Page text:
This post is dedicated to all our APHA members and non-members who have been infested with YesButs.
What’s a YesBut? A YesBut is the answer to all those questions and suggestions intended to help them build their practices that they prefer to not think about. Further, it’s the answer they give that, until these same advocates find a solution, indicates they will not succeed.
I wish I had a dollar for every YesBut someone fires back at me!
- “YesBut they need the help so badly and they don’t have any money!”
- “YesBut I’m afraid to quit my fulltime job until I’m making enough money to support myself!”
- “YesBut if the doctor doesn’t want me in the room, I don’t want to upset him.”
- “YesBut they get so upset in the hospital billing office when I ask questions!”
- “YesBut my client just calls out of the blue and an hour later we get off the phone. She’s so sweet, and I can’t just hang up on her!”
You get the picture.
Now – to be clear – there are some circumstances under which a YesBut is a perfectly appropriate answer.
Specifically, it’s when the additional information is the solution to the problem posed. The follow-on information is a “SoInstead“… or a “NextTime”
For example, when clients call you too frequently and want to keep you on the phone for too long:
“Why don’t you just tell Mrs. Jones she is using up her contract time by waxing poetic on the phone every day?”
Followed by this YesBut:
“YesBut Mrs. Jones is just so lonely, so I know she’s turned to me to fill that void.”?
The solution comes with a SoInstead:
“So instead I’ve told Mrs. Jones that I would love to spend extra time with her, but that I’ll have to add more hours to our contract. Then I asked her if she had ever spent time at the Senior Center. She agreed to let me take her there next week to see if she likes it.”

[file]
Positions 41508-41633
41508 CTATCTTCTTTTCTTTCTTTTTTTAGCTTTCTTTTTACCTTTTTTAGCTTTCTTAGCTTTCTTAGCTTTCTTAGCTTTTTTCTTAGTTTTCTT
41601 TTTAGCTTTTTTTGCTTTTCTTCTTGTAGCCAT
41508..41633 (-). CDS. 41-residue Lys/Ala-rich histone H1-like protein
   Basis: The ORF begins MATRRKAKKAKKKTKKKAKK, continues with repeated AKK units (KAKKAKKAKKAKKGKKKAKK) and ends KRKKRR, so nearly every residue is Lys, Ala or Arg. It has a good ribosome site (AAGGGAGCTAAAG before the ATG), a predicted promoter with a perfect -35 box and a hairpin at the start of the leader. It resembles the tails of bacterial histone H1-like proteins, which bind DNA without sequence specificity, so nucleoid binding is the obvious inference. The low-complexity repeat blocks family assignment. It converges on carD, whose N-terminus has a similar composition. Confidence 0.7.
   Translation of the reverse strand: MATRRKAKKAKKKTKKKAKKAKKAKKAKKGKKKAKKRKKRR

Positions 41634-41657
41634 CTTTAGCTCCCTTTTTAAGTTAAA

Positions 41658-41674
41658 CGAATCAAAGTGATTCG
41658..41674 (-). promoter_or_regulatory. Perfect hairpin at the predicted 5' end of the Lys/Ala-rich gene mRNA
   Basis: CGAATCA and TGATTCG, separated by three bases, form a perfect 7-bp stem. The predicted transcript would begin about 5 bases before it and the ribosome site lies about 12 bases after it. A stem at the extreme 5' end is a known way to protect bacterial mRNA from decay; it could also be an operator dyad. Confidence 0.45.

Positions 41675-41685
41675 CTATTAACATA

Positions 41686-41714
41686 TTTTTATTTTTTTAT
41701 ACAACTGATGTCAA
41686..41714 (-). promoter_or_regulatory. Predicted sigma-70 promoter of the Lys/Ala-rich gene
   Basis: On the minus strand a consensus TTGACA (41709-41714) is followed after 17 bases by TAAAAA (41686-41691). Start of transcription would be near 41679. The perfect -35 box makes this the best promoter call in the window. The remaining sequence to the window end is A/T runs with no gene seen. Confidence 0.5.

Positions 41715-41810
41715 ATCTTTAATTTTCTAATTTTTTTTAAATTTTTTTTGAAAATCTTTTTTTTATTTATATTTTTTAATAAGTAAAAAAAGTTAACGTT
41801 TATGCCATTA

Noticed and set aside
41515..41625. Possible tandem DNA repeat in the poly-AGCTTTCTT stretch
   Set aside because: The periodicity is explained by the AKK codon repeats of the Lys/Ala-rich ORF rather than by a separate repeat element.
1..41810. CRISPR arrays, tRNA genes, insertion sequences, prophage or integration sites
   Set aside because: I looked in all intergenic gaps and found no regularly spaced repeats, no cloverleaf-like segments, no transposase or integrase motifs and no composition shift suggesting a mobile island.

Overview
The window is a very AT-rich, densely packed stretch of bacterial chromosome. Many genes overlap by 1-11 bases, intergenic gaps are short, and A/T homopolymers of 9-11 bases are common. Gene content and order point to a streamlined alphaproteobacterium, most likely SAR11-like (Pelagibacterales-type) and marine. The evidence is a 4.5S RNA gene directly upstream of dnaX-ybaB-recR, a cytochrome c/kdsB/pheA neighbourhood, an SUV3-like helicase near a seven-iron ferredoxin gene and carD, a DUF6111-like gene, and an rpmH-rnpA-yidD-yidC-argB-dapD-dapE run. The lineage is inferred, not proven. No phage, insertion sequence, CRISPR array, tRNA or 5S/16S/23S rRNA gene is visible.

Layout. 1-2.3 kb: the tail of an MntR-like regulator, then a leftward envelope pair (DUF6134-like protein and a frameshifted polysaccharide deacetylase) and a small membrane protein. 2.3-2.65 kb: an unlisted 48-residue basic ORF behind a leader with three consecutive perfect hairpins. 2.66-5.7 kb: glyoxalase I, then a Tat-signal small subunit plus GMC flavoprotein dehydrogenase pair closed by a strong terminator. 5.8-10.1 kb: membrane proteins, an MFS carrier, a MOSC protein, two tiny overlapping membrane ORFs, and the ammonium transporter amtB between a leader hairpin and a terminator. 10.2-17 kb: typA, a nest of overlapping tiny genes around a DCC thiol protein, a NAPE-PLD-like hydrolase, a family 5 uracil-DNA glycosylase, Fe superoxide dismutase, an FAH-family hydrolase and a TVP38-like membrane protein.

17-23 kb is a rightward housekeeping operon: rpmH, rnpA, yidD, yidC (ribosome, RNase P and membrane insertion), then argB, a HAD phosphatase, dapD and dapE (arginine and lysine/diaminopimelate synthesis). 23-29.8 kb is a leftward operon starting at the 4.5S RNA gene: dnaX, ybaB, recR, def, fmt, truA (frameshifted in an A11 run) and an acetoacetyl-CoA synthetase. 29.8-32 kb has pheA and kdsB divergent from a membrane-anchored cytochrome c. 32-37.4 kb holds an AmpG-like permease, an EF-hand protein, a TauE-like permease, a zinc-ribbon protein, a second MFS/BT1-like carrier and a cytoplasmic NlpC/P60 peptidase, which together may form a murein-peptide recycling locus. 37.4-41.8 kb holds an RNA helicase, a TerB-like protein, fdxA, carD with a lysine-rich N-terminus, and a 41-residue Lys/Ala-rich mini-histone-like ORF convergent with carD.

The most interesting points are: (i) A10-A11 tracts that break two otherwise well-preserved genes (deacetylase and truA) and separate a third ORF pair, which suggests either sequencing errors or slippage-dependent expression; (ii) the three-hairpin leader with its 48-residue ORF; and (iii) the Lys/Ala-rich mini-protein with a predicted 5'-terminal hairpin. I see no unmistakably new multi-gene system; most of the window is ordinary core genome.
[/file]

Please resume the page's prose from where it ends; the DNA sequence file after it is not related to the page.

Another example – a client can’t pay for the services the advocate has already provided. “I’m so frustrated. I spent almost 15 hours working on Mr. McKenzie’s hospital and medical bills, but now he says he doesn’t have any money to pay me.”
“Didn’t you require Mr. McKenzie to pay you for your services up front?”
“YesBut he said he wouldn’t have the money until I told him what the savings would be from the negotiated hospital bill.”
The solution won’t work for the McKenzie situation, but it should work for subsequent clients…
“NextTime I’m going to tell a potential client that I’m sorry, but I just can’t do the work without payment up front. (Once burned, we are all twice shy, aren’t we?)”
Are you infested with YesButs?
If so, then your challenge will be to recognize those cases when you’ve either created your own roadblocks (the ones that, in turn, create YesButs!) – and then learn to always follow them with those SoInstead or NextTime solutions.
Hear what I type! Every business trips over YesButs on occasion. But unless you can develop solutions to your own YesButs, you will not be successful in building your business – your advocacy practice.
Can you think of YesBut moments in your practice building? Will you share them below?